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The Aby, as he’s nicknamed, is unlike any other cat. Smart, silly, and impressively athletic, he stays in constant motion—jumping, climbing, and exploring. In other words, this is no lap cat. He also has a unique ticked coat, giving him the appearance of a wildcat.
Despite his name, the Aby’s ancestors didn’t hail from Ethiopia, once known as Abyssinia—it’s believed that they lived along the Indian Ocean coastline and sections of Southeast Asia.
The confident and alert Abyssinian is thought to be one of the oldest cat breeds. Although he resembles a small African wildcat, he’s a domestic feline through and through. The six- to 10-pound, moderately vocal cat stands out for his ticked coat, which comes in a bevy of colors, including a reddish ruddy, chocolate, cinnamon, blue, lilac, and fawn—as well as a silver version for all of these colors. Silvered Abyssinians have an icy white coloration closest to the skin, and ticking along the hair shaft.
The intelligent, curious Aby is highly active and athletic. He spends his days climbing up to high places, exploring every nook and cranny of your home, and diligently supervising whatever it is that you’re doing. This is a happy cat who’s sometimes called the Aby-silly-an because of his playful nature. He does best with a person who spends a lot of time at home interacting with him. He also prefers to be the only cat in the house, so he can nab all the attention.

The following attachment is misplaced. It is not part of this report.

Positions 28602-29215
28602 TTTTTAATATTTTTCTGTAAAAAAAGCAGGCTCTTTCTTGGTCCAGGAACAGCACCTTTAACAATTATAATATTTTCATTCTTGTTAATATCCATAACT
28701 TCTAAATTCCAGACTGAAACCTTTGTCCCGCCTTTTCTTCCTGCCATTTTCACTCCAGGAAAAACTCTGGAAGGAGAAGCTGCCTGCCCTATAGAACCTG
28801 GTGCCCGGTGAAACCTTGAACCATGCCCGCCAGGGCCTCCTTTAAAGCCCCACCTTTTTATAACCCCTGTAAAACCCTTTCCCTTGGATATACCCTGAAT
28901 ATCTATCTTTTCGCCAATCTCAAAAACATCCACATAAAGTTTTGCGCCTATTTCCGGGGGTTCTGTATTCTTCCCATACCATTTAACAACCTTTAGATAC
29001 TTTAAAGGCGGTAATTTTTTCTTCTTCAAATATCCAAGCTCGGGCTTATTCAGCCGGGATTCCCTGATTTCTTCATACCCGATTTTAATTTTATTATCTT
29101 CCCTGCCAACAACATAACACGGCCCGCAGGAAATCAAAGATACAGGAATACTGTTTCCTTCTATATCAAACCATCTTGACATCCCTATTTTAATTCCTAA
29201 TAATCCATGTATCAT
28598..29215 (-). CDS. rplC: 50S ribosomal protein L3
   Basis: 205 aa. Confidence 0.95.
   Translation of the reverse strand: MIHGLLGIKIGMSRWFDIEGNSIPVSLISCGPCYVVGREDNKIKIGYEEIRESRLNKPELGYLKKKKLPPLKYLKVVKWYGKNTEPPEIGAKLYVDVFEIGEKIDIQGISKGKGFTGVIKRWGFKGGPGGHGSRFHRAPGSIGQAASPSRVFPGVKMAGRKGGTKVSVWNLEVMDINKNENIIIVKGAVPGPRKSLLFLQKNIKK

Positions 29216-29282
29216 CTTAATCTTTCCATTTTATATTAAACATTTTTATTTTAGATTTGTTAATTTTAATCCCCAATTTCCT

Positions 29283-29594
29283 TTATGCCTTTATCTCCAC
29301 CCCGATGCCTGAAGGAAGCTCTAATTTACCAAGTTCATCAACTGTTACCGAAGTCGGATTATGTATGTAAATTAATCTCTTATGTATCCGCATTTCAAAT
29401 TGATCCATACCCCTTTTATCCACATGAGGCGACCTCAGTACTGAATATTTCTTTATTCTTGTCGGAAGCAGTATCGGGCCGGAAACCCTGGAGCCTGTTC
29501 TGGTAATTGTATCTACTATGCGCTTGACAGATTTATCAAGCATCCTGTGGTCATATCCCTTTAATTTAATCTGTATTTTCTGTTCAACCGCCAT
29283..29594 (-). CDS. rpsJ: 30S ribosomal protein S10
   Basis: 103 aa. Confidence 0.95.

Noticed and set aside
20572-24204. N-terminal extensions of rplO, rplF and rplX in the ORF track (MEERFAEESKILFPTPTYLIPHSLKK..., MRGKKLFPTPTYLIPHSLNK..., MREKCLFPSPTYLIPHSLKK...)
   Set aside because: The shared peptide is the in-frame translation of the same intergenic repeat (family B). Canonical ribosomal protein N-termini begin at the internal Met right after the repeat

The Abyssinian has many romantic tales about his origins, but he’s not from Ethiopia, formerly known as Abyssinia. His ancestors likely lived along the coast of the Indian Ocean, as well as parts of Southeast Asia. Breeds that probably figured in his background: Burmese, Siamese, and Russian Blues. Abyssinians were first bred in the United States in 1935. Today, the Aby is one of the most popular pedigreed cats—he’s up there in the top five—registered by the Cat Fanciers Association.
If you’re pining for a sweet, gentle lap cat, the Abyssinian likely isn’t a good match for your home. The Aby is a highly intelligent cat who loves to play and interact with people. In fact, his human-watching skills are excellent—and he’s known for quickly training people to do his bidding.
To keep your Aby entertained and out of trouble, provide him with puzzle toys that require added brain power to release treats, use a clicker to teach him tricks, and train him to run an agility course. Abyssinians love to bird-watch, so consider placing a feeder by a window for his viewing pleasure. Or train him to go for a stroll outside on a leash.
This cat does best with a person of any age who spends ample time at home, including an older child who can train and play with him. And the Aby doesn’t mind living in a single-animal house—so he can be the center of your attention.
Abyssinians can develop a hereditary condition called pyruvate kinase deficiency; pyruvate kinase is a key regulatory enzyme required for energy metabolism in red blood cells. Cats deficient in PK typically have intermittent anemia. The deficiency can appear in cats as young as six months, as well as Abyssinians as old as 12 years. The hereditary condition is caused by a recessive gene, which can be easily removed from the gene pool through DNA screening. The test can determine whether a cat is normal, a carrier, and if he’s affected by PK deficiency.
Not every PK-deficient cat develops clinical signs, which can include lethargy, jaundice, pale gums, and an enlarged abdomen. The best treatment for PK deficiency is unknown, but it’s still a good idea to have your cat tested.
The Aby’s short coat is easy to maintain—groom him weekly with a stainless steel comb to remove dead hair and keep his coat shiny. Trim the nails as needed, usually every 10 to 14 days. Abyssinians can develop periodontal disease, so brush his teeth at home with a vet-approved pet toothpaste and schedule regular veterinary cleanings.